In 1967, Joseph Bernard Brunini was named eighth Bishop of the Diocese and was installed the following year at that co-cathedral, having been ordained a bishop in 1957 by Pope Pius XII. Bishop Brunini is our only native Mississippi vocation to serve as bishop in our 180-year history. His administration was quite diverse — implementation of Vatican II, the continuing Civil Rights Movement, and the Vietnam War. He oversaw peaceful school desegregation in Mississippi’s Catholic schools, and as a strong leader he addressed such issues as ecumenism, evangelization, poverty and social justice. In 1973, Joseph Lawson Howze was named Auxiliary Bishop for the Diocese of Natchez-Jackson. In 1977, the Diocese of Natchez-Jackson was divided to become the Diocese of Jackson, comprised of the northern 65 counties of the state, and the Diocese of Biloxi, made up of the southeastern most 17 counties of Mississippi. At that time, Bishop Howze became the first Bishop of the Diocese of Biloxi. Bishop William Russell Houck was one of 27 bishops ordained by Pope John Paul II on May, 29, 1979. He was auxiliary bishop for the Jackson diocese from 1979-1984 when he was installed in 1984 as the ninth Bishop of Jackson.
“Proclaim Jesus Christ is Lord” is the episcopal motto chosen by Bishop Houck, which would be his mission for nearly 37 years as a bishop in Jackson, through sanctifying, preaching, writing, teaching, leading, serving the poor. In January, 2003 Saint John Paul accepted Bishop Houck’s resignation and he continued to serve as the president of Catholic Extension until 2007. Bishop Joseph Nuncio Latino, a native of New Orleans, and a priest of the Diocese of Houma-Thibodaux was ordained and installed as the 10th bishop of Jackson in 2003 and served until 2014. He devoted his ministry as bishop to fostering Gospel-based social justice initiatives, lay leadership, and vocations.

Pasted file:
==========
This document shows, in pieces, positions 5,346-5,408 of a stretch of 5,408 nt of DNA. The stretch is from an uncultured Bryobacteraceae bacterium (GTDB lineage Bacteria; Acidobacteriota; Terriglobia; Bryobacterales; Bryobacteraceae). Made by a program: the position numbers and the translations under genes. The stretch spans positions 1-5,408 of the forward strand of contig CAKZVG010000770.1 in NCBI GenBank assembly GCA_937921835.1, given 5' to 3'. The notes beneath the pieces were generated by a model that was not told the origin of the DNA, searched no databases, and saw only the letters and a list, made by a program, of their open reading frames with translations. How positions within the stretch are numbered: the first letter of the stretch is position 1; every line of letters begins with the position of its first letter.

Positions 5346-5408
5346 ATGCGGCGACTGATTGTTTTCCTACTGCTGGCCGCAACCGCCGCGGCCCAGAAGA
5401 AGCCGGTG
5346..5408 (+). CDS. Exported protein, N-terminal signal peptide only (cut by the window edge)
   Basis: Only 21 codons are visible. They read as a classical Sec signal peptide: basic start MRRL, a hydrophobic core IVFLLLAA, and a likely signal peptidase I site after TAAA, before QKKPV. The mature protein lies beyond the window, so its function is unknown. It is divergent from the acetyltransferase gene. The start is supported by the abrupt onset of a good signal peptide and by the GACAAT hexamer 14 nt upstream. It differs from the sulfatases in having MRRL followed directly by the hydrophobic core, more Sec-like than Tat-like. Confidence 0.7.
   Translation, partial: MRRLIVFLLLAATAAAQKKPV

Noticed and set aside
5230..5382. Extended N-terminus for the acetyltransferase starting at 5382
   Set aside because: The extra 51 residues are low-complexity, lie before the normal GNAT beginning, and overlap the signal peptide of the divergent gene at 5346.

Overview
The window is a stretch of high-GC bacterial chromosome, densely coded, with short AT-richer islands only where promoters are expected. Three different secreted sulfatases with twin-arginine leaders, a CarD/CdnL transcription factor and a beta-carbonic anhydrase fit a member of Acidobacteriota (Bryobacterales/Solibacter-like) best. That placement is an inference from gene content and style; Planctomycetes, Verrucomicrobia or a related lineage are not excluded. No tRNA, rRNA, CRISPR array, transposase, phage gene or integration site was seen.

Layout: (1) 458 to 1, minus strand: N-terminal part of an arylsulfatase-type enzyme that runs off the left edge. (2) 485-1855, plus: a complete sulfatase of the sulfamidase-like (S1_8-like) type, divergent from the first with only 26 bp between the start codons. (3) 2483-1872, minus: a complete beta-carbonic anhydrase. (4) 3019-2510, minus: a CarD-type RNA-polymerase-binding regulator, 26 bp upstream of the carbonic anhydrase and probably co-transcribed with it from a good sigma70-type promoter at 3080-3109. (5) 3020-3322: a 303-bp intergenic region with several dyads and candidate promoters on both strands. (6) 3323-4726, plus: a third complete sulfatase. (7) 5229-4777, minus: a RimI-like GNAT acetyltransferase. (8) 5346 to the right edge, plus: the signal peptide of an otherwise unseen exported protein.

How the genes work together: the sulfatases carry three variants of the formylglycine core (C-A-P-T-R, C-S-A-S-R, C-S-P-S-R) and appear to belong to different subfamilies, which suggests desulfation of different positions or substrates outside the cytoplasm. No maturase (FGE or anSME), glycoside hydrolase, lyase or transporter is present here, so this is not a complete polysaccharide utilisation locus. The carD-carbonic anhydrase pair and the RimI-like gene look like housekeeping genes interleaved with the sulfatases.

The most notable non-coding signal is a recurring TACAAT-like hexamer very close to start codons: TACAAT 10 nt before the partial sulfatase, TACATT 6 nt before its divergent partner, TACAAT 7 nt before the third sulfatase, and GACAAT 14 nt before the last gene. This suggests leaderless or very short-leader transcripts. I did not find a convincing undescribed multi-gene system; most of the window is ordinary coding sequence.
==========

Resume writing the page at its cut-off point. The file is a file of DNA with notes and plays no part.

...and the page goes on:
During his tenure the office for Protection of Children was established to help insure a safe environment for children in our churches, schools and communities. Under his leadership the church implemented the new English translation of the Roman Missal, and he shepherded the diocese through the Mission and Ministry process in 2007 that led to the six deanery pastoral structure that serve the diocese so well ten years later.
This brings us to yours truly, Bishop Joseph Richard Kopacz of Scranton, Pa. I was ordained and installed as the 11th Bishop of Jackson in 2014. During the past three and one half years the diocese has embraced an Envisioning Process that has inspired a renewed Vision with Pastoral Priorities that is now in a diocesan-wide implementation phase. We give thanks for what has been, and we proceed with hope for what will be as disciples of our Lord Jesus Christ in our Catholic faith.
(Editor’s note, look for more information on the consecration to the Immaculate Heart of Mary in upcoming editions of Mississippi Catholic.)

Bishop William Henry Elder, who served from 1857-1880, weathered the Civil War and personally ministered to those suffering from yellow fever. (Photo courtesy of the Diocese of Jackson Archives)

This archive photo from Marigold, Miss., was taken on April 19, 1896, during the episcopacy of Bishop Thomas Heslin.His travels around the diocese may have contributed to his death. Legend says he fell asleep riding in the back of a mule cart and tumbled out. The driver did not notice and had to return to find the unconscious bishop. Bishop Heslin died a few weeks later. (Photo courtesy of the Diocese of Jackson Archives)